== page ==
Source: LDF

On May 17, 1954, the United State Supreme Court decided a case that changed the course of American history.  In Brown v. Board of Education, which was litigated by the NAACP Legal Defense and Educational Fund, a unanimous Court declared segregated education systems unconstitutional, marking the beginning of the end of America’s racial caste system. 

As we mark the fifty-ninth anniversary of that landmark decision, it is appropriate to reflect on the progress of civil rights efforts since Brown was decided.  But some are now questioning whether American institutions should still use race-conscious tools to promote diversity and inclusion in education and beyond.  That issue is being played out in Fisher v. University of Texas at Austin, the latest challenge to higher education affirmative action programs.

But what we have learned since Brown suggests that we should be asking an entirely different question:  In light of significant progress through mighty struggles, and with American society becoming increasingly diverse, can we afford at this point to allow our institutions to go in the opposite direction?

The closing doors of opportunity in states that have banned affirmative action programs have made the stakes clear.  After Proposition 209 in California banned race-conscious admissions, the selective institutions with the University of California system became more segregated.  And Texas’ own history provides another reminder.  During the most recent years when UT-Austin did not consider race in admissions and instead used only race-neutral efforts, the percentage of African-American students never comprised more than 4.5% of enrollment, despite making up 12-13% of high school graduates in Texas and over 10% of the state’s workforce.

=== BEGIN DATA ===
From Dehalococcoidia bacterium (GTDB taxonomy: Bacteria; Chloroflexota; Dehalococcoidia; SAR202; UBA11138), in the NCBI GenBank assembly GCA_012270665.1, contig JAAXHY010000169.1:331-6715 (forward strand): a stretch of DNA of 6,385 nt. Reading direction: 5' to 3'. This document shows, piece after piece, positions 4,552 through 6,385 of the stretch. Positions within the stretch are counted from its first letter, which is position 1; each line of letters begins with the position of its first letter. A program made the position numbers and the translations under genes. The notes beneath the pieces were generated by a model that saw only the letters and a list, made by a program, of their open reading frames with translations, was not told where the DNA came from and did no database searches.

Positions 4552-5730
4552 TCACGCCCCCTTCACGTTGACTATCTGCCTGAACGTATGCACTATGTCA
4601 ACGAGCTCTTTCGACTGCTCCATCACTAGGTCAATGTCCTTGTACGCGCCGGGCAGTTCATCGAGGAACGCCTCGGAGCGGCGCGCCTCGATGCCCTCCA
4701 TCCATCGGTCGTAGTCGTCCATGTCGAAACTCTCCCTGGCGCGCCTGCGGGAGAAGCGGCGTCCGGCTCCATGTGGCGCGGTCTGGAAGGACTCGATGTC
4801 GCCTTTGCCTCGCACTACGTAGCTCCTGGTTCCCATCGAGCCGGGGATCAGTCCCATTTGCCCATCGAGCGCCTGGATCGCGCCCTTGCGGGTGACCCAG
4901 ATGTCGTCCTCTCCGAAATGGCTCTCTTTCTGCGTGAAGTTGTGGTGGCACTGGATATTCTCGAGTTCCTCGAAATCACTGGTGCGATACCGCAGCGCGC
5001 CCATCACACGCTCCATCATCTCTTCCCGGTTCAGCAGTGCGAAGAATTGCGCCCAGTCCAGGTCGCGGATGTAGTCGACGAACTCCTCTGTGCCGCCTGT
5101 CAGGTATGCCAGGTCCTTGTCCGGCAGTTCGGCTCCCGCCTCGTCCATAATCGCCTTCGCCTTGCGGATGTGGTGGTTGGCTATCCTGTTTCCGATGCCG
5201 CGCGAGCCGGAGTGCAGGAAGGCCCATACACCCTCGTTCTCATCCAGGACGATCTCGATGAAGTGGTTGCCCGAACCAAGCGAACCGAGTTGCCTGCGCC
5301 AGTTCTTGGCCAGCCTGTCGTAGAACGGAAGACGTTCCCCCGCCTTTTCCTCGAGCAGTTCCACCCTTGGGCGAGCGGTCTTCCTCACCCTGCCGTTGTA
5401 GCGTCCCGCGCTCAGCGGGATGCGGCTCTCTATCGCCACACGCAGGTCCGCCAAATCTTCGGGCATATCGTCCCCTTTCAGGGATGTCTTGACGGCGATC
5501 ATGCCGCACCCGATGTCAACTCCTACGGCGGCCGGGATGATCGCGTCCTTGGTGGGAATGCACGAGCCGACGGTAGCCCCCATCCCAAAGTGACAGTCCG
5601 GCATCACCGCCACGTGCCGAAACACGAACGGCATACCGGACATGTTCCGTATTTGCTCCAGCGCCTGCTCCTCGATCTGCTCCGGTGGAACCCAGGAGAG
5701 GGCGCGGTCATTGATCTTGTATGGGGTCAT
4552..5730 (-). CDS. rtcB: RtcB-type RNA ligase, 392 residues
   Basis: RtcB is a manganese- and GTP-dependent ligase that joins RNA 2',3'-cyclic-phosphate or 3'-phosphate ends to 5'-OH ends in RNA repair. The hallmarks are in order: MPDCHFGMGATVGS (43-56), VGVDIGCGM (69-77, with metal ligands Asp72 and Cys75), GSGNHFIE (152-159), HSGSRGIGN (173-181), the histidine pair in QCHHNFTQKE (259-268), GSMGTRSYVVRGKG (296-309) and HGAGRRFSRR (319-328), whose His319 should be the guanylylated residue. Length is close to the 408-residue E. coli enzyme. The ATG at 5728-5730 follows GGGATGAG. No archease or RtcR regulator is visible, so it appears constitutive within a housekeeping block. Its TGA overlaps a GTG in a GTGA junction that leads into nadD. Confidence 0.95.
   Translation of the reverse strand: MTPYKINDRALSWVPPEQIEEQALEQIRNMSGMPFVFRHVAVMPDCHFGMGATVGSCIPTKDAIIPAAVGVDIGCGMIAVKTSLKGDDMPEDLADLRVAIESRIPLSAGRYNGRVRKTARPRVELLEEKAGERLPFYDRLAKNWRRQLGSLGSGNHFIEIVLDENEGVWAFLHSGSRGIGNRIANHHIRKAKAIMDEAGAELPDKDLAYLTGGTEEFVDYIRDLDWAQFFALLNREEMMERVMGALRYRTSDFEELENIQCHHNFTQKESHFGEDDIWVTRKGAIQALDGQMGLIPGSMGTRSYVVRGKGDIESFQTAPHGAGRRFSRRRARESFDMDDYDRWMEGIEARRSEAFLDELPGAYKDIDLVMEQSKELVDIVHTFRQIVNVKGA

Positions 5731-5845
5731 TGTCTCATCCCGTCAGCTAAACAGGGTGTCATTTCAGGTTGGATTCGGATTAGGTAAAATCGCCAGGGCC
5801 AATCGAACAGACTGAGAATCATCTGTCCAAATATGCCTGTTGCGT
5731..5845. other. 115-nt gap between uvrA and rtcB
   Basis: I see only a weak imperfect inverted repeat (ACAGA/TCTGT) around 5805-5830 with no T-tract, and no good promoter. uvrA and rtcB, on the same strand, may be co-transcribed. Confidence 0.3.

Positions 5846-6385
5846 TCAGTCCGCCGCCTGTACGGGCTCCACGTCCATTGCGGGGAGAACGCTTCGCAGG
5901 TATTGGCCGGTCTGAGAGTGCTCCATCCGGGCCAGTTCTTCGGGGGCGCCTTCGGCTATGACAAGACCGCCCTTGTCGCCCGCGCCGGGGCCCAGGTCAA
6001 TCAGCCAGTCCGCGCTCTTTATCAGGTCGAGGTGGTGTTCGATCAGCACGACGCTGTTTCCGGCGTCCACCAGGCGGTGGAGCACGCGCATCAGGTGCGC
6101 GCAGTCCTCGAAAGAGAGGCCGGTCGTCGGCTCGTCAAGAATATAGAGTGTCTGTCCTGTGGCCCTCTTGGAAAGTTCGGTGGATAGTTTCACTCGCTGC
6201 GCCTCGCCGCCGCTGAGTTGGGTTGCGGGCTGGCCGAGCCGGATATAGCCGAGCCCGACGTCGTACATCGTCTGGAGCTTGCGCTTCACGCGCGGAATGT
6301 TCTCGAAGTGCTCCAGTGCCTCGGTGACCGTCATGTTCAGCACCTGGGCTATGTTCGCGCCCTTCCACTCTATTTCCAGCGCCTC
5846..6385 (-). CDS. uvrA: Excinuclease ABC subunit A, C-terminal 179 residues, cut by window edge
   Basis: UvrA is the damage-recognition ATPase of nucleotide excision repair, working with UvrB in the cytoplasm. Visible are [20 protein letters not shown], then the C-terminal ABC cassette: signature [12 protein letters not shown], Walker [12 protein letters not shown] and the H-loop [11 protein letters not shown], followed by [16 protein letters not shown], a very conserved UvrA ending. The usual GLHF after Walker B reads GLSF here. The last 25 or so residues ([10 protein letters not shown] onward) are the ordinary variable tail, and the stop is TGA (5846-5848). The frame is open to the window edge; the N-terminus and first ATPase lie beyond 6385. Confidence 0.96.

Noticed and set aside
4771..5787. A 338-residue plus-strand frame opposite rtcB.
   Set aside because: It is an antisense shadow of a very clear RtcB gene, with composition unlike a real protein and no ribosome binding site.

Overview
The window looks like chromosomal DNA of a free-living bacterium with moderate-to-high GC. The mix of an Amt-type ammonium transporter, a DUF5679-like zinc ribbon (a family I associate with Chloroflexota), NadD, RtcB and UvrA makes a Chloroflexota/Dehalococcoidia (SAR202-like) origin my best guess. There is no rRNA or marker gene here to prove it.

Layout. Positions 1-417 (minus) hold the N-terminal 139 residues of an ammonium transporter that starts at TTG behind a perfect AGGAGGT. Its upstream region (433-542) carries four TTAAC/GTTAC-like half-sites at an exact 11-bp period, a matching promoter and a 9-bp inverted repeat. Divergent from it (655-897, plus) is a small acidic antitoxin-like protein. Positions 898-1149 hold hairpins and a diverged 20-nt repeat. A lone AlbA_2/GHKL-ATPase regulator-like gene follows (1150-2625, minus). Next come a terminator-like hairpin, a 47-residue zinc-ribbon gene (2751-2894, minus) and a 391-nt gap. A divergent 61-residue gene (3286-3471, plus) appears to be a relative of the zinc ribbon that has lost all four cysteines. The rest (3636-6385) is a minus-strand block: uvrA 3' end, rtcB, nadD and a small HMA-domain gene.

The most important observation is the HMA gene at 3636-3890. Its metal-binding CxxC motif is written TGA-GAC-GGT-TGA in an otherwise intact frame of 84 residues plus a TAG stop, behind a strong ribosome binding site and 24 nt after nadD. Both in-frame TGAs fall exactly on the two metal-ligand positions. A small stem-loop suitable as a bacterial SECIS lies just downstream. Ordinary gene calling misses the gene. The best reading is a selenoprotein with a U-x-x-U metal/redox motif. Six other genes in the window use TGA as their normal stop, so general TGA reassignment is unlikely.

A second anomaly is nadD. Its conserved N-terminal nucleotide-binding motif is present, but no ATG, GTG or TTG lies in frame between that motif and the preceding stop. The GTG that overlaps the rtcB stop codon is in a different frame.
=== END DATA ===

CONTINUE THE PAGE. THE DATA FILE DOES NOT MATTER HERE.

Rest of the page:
The stakes are high not just for those who seek admission to college; all Americans stand to lose.  For example, colleges and universities realize that declining enrollment of African-American students limits their ability to realize the educational benefits of diversity and is not conducive to training the leaders of tomorrow who must be able to navigate diverse workplaces and environments.  The issues in play in the Fisher case could also impact K-12 education, where waning political will has led in part to a significant re-segregation of America’s public schools.  These trends exacerbate ongoing problems such as gaps in fiscal and human resources, access to college-preparatory curriculum and student achievement, as well as racial disparities in school discipline—what we have come to refer to as the School to Prison Pipeline.

Ironically, these are the very types of problems that the litigation effort behind Brown was designed to address.  And many of these issues are evident in the nearly one hundred K-12 school desegregation cases that the NAACP Legal Defense and Educational Fund continues to litigate.

The persistence of these issues nearly sixty years later reminds us of the work left to be done.  And it points to the need for America to do more –not less—to promote equity, inclusion and opportunity.  This is especially true in higher education and the continued need for affirmative action programs.  With the changing landscape of higher education institutions, and the perverse impact of the “new economy” on college access and affordability for all, especially children of color, the nation finds itself at a critical juncture when it can ill afford to lose a vital tool to opening pathways to opportunity.  Doing so now would not only mean a change in policy – it would mean turning our back on the unfulfilled promise of Brown.